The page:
ReValuing Care: Perspectives from Gender, Sexuality and Law

Lead Research Organisation: University of Birmingham
Department Name: Law School


The ReValuing Care Research Network will be an international, interdisciplinary network of academics and related third sector professionals working together to interrogate contemporary and future approaches to conceptual and normative understandings of care. Members of the network will include academics working on issues related to care from a variety of different sites, disciplines and contexts, including healthcare, childcare, eldercare, environmental issues, animal welfare and other related fields. The network builds on academic connections initially developed through the AHRC-funded Research Centre for Law, Gender and Sexuality (CentreLGS, funded 2004-2009, graded Outstanding), and will facilitate the strengthening of links between centre partner institutions, (Keele, Kent and Westminster) and the creation of new research collaborations with the Fay Gale Centre for Research on Gender at the University of Adelaide, alongside other new international and interdisciplinary academic collaborations that arise through the network activities. The Gender, Sexuality and Law research group at Keele, who will lead on the network, have an established international reputation for cutting edge scholarship in gender, sexuality and law. The Fay Gale Centre builds on interdisciplinary excellence in gender studies at the University of Adelaide to provide a focus for the development and uptake of new theoretical and methodological approaches relating to gender in society.
Care has been a mainstay of feminist research for the last three decades, with different approaches to care being ascendant at different times. The research questions at the heart of this research network will contribute to future conceptual understandings of care, through providing physical and virtual spaces for scholars to interact, discuss and present their work. The participants in the research network will be drawn from a variety of different disciplinary backgrounds and will therefore draw on a multiplicity of conceptual approaches and methodological tools. At the heart of the planned research network is a commitment to creating opportunities for open dialogue between academics and activists, advocates and others working in the third sector. To do so, the network will run two international, interdisciplinary workshops.
The first workshop, 'Resources for Caring' will take place in September 2012 at Keele University, UK. Workshop 2, 'Caring about Social Interconnection' will take place in September 2013 at the University of Adelaide. The workshops will be carefully structured to provide space for discussion and interaction, as well as allowing for the presentation of both empirical and conceptual academic work. The workshop organizers will ensure that the format of each event is as inclusive and facilitative of non-academic engagement as possible.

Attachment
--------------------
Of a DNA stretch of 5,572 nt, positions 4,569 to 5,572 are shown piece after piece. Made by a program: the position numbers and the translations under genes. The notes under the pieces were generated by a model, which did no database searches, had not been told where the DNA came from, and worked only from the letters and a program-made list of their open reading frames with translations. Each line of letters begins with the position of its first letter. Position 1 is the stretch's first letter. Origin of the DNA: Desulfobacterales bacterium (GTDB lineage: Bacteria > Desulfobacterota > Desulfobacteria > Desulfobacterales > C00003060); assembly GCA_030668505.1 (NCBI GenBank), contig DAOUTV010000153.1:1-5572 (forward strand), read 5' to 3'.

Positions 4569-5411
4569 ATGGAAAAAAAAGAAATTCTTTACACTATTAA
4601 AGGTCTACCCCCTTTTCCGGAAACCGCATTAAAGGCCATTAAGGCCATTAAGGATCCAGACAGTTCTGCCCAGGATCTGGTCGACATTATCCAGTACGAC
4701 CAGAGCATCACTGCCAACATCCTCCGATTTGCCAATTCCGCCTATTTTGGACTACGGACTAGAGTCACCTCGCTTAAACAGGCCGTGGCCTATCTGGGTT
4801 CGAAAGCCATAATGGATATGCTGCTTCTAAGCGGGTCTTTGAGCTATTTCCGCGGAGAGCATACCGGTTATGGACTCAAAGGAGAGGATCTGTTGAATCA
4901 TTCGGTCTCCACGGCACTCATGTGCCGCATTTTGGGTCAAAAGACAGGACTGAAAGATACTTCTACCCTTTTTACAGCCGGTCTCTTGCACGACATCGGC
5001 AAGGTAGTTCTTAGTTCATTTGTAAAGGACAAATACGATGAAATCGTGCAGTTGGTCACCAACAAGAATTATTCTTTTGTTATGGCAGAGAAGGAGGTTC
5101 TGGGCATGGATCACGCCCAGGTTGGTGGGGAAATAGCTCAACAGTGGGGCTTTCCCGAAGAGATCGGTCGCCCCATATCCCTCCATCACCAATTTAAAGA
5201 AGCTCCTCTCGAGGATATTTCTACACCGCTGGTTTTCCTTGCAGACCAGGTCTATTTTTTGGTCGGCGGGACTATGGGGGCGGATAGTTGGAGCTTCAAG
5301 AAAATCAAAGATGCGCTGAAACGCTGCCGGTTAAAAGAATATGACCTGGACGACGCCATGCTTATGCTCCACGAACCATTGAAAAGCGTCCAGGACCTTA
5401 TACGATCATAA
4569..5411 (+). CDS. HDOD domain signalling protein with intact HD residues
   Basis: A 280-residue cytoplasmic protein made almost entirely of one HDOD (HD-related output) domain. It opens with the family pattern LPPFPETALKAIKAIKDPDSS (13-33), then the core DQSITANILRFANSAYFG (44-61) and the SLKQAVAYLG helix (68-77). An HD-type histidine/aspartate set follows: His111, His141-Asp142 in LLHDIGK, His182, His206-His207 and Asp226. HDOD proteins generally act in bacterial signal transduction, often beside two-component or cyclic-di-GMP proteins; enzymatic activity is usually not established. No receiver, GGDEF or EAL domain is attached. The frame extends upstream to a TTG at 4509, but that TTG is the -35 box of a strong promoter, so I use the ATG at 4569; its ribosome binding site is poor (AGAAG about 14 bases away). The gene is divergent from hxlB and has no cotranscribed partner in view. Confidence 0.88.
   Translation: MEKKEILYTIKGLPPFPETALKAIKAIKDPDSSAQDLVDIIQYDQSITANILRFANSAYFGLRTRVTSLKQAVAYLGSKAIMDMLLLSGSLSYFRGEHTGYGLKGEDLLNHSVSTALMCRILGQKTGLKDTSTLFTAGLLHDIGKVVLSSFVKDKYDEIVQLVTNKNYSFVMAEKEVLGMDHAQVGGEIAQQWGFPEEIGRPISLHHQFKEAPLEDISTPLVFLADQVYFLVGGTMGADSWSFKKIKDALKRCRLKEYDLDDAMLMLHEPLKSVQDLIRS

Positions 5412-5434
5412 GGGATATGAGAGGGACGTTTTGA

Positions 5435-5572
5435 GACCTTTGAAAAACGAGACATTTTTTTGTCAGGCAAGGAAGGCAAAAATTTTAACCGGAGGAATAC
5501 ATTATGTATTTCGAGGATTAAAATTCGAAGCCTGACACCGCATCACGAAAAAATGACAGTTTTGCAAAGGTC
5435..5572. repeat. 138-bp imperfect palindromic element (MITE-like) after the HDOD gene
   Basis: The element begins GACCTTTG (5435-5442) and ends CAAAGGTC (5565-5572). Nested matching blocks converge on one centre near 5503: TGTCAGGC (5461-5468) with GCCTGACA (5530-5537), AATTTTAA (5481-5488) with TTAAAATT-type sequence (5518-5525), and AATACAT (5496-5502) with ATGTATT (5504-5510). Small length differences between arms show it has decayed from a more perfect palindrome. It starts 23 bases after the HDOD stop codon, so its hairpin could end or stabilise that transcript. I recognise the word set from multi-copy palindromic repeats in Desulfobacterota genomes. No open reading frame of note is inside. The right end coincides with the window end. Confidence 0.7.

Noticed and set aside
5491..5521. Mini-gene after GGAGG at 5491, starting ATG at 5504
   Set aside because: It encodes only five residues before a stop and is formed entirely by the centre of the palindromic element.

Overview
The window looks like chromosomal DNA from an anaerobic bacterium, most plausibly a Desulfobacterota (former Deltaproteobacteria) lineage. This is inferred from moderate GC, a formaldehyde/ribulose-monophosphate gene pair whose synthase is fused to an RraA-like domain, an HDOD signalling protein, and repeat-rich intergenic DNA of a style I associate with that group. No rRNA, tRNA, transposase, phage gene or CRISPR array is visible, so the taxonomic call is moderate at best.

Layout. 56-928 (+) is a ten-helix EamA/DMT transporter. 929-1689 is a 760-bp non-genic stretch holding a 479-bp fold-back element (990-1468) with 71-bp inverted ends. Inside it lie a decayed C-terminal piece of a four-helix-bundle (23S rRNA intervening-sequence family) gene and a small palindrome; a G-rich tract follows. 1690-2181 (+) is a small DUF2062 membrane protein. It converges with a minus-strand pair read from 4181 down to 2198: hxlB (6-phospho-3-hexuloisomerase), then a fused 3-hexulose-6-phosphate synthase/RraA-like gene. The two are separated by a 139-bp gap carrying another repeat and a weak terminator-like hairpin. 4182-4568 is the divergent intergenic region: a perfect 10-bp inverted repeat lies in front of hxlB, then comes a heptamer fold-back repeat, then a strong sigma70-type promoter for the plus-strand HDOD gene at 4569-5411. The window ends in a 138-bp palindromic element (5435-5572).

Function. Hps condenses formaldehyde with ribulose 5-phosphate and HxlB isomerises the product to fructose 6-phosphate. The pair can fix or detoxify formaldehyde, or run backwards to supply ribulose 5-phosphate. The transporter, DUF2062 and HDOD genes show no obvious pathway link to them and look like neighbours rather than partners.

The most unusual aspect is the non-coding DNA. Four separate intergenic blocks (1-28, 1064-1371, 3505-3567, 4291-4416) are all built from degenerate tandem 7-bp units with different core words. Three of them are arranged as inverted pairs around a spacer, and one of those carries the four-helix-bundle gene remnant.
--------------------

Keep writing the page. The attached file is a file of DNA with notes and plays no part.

Each of these physical meeting spaces for the network will be supported through the development and implementation of an interactive website. Workshop participants and network members will be encouraged to continue the conversations started at the workshops through the network website. Use of the website will be integrated with the workshop activities, in order to ensure that participants and discussions effectively cross the boundary between physical and virtual space. The research network activities will be overseen by an Advisory Panel, with both academic and third sector members.
Following the workshops, three further outputs from the project will be developed: 1) an edited collection of papers from the project, aimed at an academic audience, will be drawn together, edited by Harding (PI) and Fletcher (Co-I); 2) a policy-relevant report identifying key themes, questions and issues generated at the workshops will be published on the project website; and 3) the key participants aim to put together an international collaborative research project team to take forward one or more of the identified research priorities.

Planned Impact

In addition to the wide-ranging academic beneficiaries that have been identified for the 'ReValuing Care' Research Network, this project is built on a foundation of engagement with community and third sector organisations at local, national and international levels. As such, there are a number of elements of this research network that have strong potential to generate socio-economic and cultural impacts.

The planned research network seeks to build on existing connections that the GSL group and others at Keele University have with a range of community and third sector organisations with an interest in care, as well as developing new links, engaging additional user groups, and developing priorities for future collaborative research between academic and third sector organisations. Three of the four proposed outputs from the project are directly relevant to the generation of non-academic impacts (the website, workshop report and collaborative grant application). In addition, it is proposed that non-academic participants will be invited to the project workshops in order to participate in discussions, and identify avenues for future collaborative work. Both the PI (Harding) and CI (Fletcher) have a strong record of engaging with non-academic users and beneficiaries of research, of organising events involving both academic and non-academic participants (more details are available in the Pathways to Impact attachment), and of receiving media coverage (see cvs). Impact will be generated through five key aspects of the project:

1) Advisory Panel: two members of the network advisory panel will be from third sector organisations with an interest in care, either practically or conceptually. One of these will be from a local organisation (e.g. Brighter Futures) and one from a national organisation (e.g. Princess Royal Trust for Carers).